Since 2015, both sides explored the possibility further cooperation to foster interoperability between the APEC CBPR and EU BCR systems. In response to private sector requests, the DPS submitted an expression of interest to the EU Article 29 Working Party in April 2015, to which a response was received in May 2015. The EU agreed to, in the short to medium term to work with the DPS on a joint application form for the BCRs and CBPR System, and a mapping of policies, practices, tools that are to be submitted as part of applications under both systems. In the longer term, the EU agreed to work on a common referential for processor recognition, mapping the requirements of the BCRs for processors and the APEC PRP. Since August 2015, the joint APEC-EU Working Committee held a discussion with private sector stakeholders who provided views and advice on the functionalities and important elements of a common questionnaire. The Working Committee is currently continuing work in developing this common questionnaire.
Korea Joins APEC Data Privacy Program
APEC Senior Officials Reinforce Inclusive Integration
Setting Up Business in APEC Now 50% Faster
Chinese Taipei Supports Regional Integration, Human Security Funding
Supply Chain Financing Key to Global SMEs
APEC Launches Online Regulatory Learning Tool
APEC Makes Digital Economy Inclusion Push
APEC Enhances Personal Data Security with System Expansion
Greater Protection for Consumers as Canada Joins Asia-Pacific Privacy Regime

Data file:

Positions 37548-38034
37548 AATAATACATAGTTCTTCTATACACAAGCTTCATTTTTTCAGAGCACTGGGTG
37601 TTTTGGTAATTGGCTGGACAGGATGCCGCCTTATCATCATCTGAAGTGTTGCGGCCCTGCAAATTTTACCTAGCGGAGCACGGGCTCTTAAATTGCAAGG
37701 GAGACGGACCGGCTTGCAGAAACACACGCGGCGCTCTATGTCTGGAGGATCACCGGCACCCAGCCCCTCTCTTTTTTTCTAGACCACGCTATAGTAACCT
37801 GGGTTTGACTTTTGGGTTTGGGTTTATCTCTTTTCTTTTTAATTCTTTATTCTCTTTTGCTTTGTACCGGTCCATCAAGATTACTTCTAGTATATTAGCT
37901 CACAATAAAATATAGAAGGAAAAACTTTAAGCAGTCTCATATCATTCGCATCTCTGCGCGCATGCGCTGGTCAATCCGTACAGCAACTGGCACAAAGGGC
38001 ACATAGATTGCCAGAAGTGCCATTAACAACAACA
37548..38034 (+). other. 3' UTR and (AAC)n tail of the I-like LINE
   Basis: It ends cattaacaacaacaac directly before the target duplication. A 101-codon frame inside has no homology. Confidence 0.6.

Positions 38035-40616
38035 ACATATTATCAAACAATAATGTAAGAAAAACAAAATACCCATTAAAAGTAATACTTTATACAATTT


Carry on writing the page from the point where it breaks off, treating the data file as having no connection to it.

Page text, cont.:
APEC expands data privacy system to protect consumers
Second Senior Officials' Meeting
Ambassador Simon Newnham
LUONG Hoang Thai (Mr)
Ambassador Matthew J. MATTHEWS
Alison MANN (Ms)
Dato Paduka LIM Jock Hoi
Youngki HONG (Mr)
TAN Jian (Mr)
Marcela OTERO (Ms)
Peter MACARTHUR (Mr)
Arthayudh SRISAMOOT (Mr)
Salina YAN (Ms)
Tsutomu KOIZUMI (Mr)
- Electronic Commerce Steering Group - Data Privacy Subgroup Meeting with European Union
- APEC Individual Action Plans
- ECSG Publications
- Enhancing the Global Supply Chain Efficiency
- Enabling Electronic Commerce: The Contribution of APEC’s Data Privacy Framework
- APEC Electronic Commerce Business Alliance (APEC ECBA)
- APEC Digital Opportunity Center
- ECSG Page on APEC Collaboration System (ACS) ~ members’ access only
Seminar on “Capacity-Building for Compliance with Cross-Border Privacy Rules System in APEC”Taipei, Chinese Taipei
Mr Andrew Flavin
Assistant to ECSG Chair
Mr Colin MINIHAN
Mr Michael Rose
Vice Chair to ECSG-DPS
U.S. Department of Commerce
Ms Shannon Coe
U.S. Department of Commerce
Mr Shinji KAKUNO
International Affairs Office Commerce and Information Policy Bureau Commerce and Information Policy Bureau, Ministry of Economy, Trade and Industry
Mr Adrian CHENG